The lead singer of iconic Dunedin band The Chills has admitted drink-driving.
The Dunedin District Court this morning heard that Martin Phillipps was struggling over a relationship breakdown and had some bad news about his mother's health when he took to the whiskey bottle.
The 53-year-old was stopped by police in the early hours of October 16 this year and blew a reading of 845mcg - more than twice the legal limit.
Phillipps told police he had drunk two large whiskeys and was "going to McDonald's to get some food", prosecutor Sergeant Adrian Cheyne said.
The musician was the driving force behind The Chills and has been part of the band since its inception in the 1980s with the band's initial signing to Flying Nun Records.
Defence counsel Jo Turner provided documents to the court which she said outlined her client's "serious medical conditions".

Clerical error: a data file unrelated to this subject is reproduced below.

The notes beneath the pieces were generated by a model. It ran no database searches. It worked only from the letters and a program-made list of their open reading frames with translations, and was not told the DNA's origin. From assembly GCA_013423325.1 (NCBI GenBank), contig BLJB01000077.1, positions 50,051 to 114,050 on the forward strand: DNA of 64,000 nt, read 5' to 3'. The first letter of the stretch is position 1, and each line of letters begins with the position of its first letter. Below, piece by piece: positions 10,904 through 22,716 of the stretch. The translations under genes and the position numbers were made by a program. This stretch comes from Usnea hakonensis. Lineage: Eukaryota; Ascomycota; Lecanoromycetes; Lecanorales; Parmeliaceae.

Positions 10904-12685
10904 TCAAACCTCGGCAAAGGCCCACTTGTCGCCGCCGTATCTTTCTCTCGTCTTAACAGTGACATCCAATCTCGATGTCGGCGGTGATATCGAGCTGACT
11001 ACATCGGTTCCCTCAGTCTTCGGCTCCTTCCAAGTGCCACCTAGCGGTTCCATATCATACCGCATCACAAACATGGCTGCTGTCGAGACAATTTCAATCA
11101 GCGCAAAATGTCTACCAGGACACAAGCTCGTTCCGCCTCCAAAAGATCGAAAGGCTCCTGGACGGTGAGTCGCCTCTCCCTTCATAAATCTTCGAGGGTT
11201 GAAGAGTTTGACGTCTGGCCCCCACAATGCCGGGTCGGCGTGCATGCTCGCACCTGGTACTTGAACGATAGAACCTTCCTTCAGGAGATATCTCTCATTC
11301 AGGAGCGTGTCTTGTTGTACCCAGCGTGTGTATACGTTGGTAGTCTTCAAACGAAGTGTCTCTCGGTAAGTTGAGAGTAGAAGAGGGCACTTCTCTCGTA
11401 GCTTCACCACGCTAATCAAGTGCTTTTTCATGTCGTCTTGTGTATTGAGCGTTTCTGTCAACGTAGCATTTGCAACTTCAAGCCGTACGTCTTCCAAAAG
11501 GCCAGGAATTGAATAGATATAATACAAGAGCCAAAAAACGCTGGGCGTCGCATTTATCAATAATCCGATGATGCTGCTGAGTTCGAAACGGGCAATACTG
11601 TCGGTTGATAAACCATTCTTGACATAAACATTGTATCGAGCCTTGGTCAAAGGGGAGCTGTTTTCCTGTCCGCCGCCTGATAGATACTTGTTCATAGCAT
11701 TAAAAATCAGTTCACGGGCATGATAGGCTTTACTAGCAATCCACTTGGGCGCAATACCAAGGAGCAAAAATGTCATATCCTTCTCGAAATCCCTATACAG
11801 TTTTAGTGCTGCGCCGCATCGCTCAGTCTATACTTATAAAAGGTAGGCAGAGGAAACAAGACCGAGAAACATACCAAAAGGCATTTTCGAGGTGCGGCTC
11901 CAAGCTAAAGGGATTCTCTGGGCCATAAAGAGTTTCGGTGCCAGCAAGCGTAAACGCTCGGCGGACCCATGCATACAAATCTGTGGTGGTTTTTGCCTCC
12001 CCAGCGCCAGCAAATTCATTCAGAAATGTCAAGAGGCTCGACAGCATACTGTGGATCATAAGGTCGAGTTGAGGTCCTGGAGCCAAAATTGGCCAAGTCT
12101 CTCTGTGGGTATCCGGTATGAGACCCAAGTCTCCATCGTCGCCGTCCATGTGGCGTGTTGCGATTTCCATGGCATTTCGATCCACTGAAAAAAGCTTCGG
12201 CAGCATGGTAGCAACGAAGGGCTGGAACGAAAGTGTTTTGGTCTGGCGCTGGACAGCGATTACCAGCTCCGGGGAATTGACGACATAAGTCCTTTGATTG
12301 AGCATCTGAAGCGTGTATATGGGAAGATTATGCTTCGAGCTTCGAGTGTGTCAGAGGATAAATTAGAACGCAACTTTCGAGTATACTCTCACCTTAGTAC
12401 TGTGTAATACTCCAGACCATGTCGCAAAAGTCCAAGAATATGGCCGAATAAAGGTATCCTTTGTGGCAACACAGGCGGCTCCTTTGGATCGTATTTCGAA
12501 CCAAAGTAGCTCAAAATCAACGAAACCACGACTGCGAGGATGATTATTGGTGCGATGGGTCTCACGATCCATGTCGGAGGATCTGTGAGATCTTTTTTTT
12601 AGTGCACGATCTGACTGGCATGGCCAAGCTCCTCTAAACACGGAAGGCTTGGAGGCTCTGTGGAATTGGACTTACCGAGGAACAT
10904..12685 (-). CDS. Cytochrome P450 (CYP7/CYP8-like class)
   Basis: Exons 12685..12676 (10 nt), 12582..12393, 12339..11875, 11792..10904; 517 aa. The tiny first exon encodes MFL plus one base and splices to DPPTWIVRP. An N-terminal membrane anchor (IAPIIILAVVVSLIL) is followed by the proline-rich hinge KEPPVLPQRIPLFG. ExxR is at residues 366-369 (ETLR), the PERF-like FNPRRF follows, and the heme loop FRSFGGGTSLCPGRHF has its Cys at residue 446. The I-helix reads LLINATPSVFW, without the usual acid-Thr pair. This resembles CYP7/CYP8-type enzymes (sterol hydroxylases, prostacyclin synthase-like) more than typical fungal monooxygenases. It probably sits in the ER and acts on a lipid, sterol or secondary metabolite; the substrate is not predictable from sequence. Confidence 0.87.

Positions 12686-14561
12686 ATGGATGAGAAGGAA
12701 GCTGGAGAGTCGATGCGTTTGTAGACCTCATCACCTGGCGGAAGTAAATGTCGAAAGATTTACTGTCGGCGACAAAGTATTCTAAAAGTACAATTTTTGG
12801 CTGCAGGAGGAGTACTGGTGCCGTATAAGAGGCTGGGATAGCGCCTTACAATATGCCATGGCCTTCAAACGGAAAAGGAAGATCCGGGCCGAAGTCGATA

They would make a sentence of community work "unsuitable", she said.
Turner said that, at the time of the offence, Phillipps was going through a relationship break-up, causing him some stress.
He had also received some bad news that morning about his mother's health, the court heard.
"This has resulted in a relapse," Turner said.
"There was one bottle of whiskey left in his house and he decided to have a few drinks. He accepts he had made a particularly foolish decision to get some food."
Phillipps' lawyer said he had re-engaged with his support network and had not been drinking since the charge was laid.
Turner said her client was in a position to pay a "larger than normal" fine - as much as $2000 - but Judge Noel Sainsbury put off sentencing until next year.
The judge said he wanted to see how Phillipps progressed in the interim.
"What concerns me is that obviously there's a real problem with alcohol he's been struggling with," Judge Sainsbury said.
"If we put this off into the new year and we get some further assurance he's continuing to remain abstinent - which it's pretty clear he has to be - that's going to make a significant difference to the attitude of the court."
Judge Sainsbury stressed he could make no promises about what Phillipps' final sentence would be when he returned to court in January.